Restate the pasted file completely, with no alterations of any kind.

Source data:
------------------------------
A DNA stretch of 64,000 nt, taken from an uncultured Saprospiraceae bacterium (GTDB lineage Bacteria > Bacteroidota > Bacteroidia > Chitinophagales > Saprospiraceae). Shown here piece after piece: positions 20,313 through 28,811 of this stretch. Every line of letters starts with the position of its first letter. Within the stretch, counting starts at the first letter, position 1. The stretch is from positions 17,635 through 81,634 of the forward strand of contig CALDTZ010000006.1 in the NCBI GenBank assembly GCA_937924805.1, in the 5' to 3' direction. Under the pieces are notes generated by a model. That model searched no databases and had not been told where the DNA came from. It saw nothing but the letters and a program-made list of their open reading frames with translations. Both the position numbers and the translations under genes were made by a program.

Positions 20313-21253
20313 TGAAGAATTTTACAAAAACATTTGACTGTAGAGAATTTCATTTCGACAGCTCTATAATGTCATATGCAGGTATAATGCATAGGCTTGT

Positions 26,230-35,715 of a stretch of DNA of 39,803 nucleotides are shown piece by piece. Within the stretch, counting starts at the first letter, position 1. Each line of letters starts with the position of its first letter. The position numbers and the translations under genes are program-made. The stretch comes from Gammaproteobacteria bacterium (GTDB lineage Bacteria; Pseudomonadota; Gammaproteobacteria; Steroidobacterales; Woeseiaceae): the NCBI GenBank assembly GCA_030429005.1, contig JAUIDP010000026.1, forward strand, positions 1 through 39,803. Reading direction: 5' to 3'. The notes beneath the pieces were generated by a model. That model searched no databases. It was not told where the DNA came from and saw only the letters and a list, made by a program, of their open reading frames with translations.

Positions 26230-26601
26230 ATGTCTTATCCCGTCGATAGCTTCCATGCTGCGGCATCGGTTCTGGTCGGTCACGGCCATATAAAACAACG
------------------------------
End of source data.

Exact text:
A DNA stretch of 64,000 nt, taken from an uncultured Saprospiraceae bacterium (GTDB lineage Bacteria > Bacteroidota > Bacteroidia > Chitinophagales > Saprospiraceae). Shown here piece after piece: positions 20,313 through 28,811 of this stretch. Every line of letters starts with the position of its first letter. Within the stretch, counting starts at the first letter, position 1. The stretch is from positions 17,635 through 81,634 of the forward strand of contig CALDTZ010000006.1 in the NCBI GenBank assembly GCA_937924805.1, in the 5' to 3' direction. Under the pieces are notes generated by a model. That model searched no databases and had not been told where the DNA came from. It saw nothing but the letters and a program-made list of their open reading frames with translations. Both the position numbers and the translations under genes were made by a program.

Positions 20313-21253
20313 TGAAGAATTTTACAAAAACATTTGACTGTAGAGAATTTCATTTCGACAGCTCTATAATGTCATATGCAGGTATAATGCATAGGCTTGT

Positions 26,230-35,715 of a stretch of DNA of 39,803 nucleotides are shown piece by piece. Within the stretch, counting starts at the first letter, position 1. Each line of letters starts with the position of its first letter. The position numbers and the translations under genes are program-made. The stretch comes from Gammaproteobacteria bacterium (GTDB lineage Bacteria; Pseudomonadota; Gammaproteobacteria; Steroidobacterales; Woeseiaceae): the NCBI GenBank assembly GCA_030429005.1, contig JAUIDP010000026.1, forward strand, positions 1 through 39,803. Reading direction: 5' to 3'. The notes beneath the pieces were generated by a model. That model searched no databases. It was not told where the DNA came from and saw only the letters and a list, made by a program, of their open reading frames with translations.

Positions 26230-26601
26230 ATGTCTTATCCCGTCGATAGCTTCCATGCTGCGGCATCGGTTCTGGTCGGTCACGGCCATATAAAACAACG